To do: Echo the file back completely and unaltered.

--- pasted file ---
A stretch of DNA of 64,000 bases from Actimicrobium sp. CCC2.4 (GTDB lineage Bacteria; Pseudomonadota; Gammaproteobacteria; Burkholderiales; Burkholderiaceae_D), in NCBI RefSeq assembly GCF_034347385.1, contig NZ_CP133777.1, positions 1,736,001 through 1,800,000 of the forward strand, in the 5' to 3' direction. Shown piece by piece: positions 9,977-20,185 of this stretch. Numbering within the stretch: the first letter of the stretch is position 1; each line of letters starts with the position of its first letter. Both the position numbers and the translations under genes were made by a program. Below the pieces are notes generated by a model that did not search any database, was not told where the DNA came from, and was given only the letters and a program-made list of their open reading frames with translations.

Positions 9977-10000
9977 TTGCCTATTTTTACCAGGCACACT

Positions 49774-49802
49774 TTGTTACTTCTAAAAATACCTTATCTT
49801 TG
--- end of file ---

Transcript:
A stretch of DNA of 64,000 bases from Actimicrobium sp. CCC2.4 (GTDB lineage Bacteria; Pseudomonadota; Gammaproteobacteria; Burkholderiales; Burkholderiaceae_D), in NCBI RefSeq assembly GCF_034347385.1, contig NZ_CP133777.1, positions 1,736,001 through 1,800,000 of the forward strand, in the 5' to 3' direction. Shown piece by piece: positions 9,977-20,185 of this stretch. Numbering within the stretch: the first letter of the stretch is position 1; each line of letters starts with the position of its first letter. Both the position numbers and the translations under genes were made by a program. Below the pieces are notes generated by a model that did not search any database, was not told where the DNA came from, and was given only the letters and a program-made list of their open reading frames with translations.

Positions 9977-10000
9977 TTGCCTATTTTTACCAGGCACACT

Positions 49774-49802
49774 TTGTTACTTCTAAAAATACCTTATCTT
49801 TG